Too often we live with professional and personal relationships that are marred with conflict. We might not be able to fix them completely, but allowing them to continue is like living with a low-grade infection. It's always uncomfortable, and once in a while it flares up. Why live that way, when things could be different? Science fiction writer, David Brin once asked, "why must conversions come so late? Why do people always apologize to corpses?"
We all have relationships in our lives that could be better, but we get stuck and don't know how to have the conversations. It often means opening up a wound, handling our own shame and anger and potentially making the problem worse. So, we just don't do it. Yet, at the end of our lives, we may look at it all differently and realize we could have done more. We could have settled it. We could have found peace.
If that's the case, why not try? It's just about having the conversation, and it's not that difficult if you plan it well. Before you even ask the person to talk, take some time to answer a few questions for yourself about the situation:
1. What is the story from the other person's perspective?
2. What are you responsible for in the relationship/situation?
3. What do you need in order to move forward?
These questions can be hard questions to tackle. It is critical for you to understand both sides' needs and to be willing to be held accountable for your actions. Making amends is ultimately about understanding and in that process, relinquishing blame. The process of answering these questions may take time, and even some outside help. But getting clear on them is the majority of the work.
Once you are ready for the conversation, follow these five steps:
1. Ask for the meeting and explain your motives: If the relationship is contentious, your request to meet will most likely be met with suspicion. Your job is to take that person off the defensive. The best way to do that is to be genuine. Explain why you want to talk, and that you want to improve the relationship. If they seem reluctant, remind them there is nothing to lose. 2. Listen: Even if you already know their side of the story, hear it again. Listening is the only way to take the other person off the defensive. Start by asking them to tell their side of the story, and engage in it as much as you can. Resist the urge to argue or defend. Pretend you were a neutral third party just listening to the person and trying to understand their side.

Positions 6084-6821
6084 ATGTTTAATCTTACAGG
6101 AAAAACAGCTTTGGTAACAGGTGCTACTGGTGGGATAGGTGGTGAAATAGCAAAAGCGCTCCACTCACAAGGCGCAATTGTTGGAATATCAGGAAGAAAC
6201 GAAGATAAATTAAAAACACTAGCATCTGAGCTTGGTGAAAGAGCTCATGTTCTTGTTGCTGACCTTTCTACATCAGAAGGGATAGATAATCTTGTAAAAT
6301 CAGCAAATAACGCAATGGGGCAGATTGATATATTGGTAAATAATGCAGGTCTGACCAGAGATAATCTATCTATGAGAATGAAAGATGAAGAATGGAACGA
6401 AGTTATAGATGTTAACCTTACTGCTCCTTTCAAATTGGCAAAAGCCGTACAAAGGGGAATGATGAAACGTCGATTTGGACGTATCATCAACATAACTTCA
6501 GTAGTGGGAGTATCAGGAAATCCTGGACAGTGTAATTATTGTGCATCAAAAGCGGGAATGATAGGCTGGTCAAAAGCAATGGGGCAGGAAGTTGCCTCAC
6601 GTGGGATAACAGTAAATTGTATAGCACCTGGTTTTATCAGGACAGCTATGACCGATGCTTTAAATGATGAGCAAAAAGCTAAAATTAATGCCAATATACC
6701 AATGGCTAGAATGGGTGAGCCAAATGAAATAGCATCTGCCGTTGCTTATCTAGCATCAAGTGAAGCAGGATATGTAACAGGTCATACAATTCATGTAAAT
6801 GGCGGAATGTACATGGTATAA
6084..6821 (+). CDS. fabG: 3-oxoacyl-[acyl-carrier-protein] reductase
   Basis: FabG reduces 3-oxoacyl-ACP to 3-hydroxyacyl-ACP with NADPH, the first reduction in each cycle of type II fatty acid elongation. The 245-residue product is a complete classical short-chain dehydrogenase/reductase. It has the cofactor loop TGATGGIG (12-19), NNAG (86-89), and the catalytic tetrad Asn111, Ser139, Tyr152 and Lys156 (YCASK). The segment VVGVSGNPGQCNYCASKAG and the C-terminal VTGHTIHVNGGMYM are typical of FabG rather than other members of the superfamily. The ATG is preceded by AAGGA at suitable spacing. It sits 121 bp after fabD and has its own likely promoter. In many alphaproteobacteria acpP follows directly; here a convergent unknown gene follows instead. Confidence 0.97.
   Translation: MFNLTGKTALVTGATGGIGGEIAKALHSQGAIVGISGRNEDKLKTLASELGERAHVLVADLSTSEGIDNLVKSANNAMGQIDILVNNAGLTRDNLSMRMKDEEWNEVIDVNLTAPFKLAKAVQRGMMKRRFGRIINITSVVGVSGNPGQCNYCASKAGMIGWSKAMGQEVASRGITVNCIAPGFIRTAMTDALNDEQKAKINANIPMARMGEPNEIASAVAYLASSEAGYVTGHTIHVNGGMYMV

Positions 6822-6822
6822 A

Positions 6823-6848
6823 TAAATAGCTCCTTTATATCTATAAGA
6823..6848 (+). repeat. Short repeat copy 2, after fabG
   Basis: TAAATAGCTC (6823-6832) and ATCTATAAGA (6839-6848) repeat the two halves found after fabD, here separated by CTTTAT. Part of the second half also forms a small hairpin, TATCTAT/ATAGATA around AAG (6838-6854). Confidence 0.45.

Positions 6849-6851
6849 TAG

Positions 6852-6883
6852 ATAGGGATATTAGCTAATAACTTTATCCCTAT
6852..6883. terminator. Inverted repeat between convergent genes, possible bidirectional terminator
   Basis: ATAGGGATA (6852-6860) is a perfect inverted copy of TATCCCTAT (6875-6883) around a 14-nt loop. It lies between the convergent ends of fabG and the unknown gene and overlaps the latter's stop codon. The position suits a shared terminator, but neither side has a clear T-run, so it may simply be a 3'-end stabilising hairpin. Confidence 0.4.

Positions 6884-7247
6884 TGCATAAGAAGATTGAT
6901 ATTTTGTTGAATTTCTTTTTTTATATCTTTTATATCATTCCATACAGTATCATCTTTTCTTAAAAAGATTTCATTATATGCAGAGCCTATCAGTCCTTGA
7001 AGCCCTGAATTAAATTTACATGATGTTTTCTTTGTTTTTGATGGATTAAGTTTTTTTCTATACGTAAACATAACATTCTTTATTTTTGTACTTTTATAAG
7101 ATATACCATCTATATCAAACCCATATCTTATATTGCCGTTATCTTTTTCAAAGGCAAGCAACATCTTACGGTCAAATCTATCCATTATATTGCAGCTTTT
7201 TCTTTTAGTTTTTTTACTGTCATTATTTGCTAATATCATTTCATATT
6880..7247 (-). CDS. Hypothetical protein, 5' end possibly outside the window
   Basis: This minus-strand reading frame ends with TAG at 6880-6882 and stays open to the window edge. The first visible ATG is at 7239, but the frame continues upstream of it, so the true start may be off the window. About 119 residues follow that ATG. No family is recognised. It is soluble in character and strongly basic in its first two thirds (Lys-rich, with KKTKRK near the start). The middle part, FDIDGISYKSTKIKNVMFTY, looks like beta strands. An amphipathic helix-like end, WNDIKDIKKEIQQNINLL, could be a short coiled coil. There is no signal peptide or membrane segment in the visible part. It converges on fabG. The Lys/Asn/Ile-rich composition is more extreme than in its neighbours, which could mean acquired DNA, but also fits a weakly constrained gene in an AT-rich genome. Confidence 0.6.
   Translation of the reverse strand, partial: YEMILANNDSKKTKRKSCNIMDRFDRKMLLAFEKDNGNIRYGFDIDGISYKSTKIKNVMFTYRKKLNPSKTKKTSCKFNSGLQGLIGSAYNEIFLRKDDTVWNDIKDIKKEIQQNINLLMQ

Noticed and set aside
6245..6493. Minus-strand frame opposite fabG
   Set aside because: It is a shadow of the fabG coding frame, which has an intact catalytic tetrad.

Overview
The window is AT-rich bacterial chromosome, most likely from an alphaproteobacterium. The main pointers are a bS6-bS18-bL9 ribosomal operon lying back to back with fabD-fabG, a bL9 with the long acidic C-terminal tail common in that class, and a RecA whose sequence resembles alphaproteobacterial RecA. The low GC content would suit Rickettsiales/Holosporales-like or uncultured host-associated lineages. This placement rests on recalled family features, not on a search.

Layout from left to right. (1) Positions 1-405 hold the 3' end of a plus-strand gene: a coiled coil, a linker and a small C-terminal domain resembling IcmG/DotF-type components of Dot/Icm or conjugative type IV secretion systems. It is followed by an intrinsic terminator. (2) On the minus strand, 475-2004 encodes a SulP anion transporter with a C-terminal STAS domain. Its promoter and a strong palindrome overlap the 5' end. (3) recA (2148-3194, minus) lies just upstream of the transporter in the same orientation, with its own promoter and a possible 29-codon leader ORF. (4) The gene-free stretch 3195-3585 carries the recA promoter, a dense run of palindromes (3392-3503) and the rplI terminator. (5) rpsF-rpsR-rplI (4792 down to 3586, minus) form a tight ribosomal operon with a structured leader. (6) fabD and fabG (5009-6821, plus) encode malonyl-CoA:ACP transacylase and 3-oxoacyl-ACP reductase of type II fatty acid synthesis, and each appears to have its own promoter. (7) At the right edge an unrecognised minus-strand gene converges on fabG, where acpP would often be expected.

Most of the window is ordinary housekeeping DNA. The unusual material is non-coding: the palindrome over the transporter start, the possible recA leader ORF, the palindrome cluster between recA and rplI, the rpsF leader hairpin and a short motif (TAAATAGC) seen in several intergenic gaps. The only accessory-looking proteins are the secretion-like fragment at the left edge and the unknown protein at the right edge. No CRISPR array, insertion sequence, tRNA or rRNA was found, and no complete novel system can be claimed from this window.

3. Accept responsibility: Own the mistakes you made. There is almost nothing more freeing than openly admitting you were wrong. Don't try to rationalize or excuse it. Simply state it, and help the other person understand that you know you erred. You may find that this simple act changes the demeanor of the other person. They were more than likely expecting you to resist and defend.
4. Ask what they need: Ask them to identify what they need from you in order to move forward. The more specific they can be, the better. If there is nothing you can do, ask if they can forgive and start a new chapter.
5. Explain what you need: Don't focus on your side of the story unless there is something you need them to understand. Re-hashing isn't necessarily going to get you anywhere. Instead, explain what would help you move forward.
The purpose of making amends isn't to let someone else off the hook for hurting you; it's to free yourself. If the relationship matters to you in your work or personal life, it is worth making the effort. Even if it does not heed the results you wanted, you will be at peace knowing you tried.
Elisa Levy conducts seminars on conflict resolution and anger management. For more information, contact her at 305-296-5437 or visit http://www.elisalevy.com.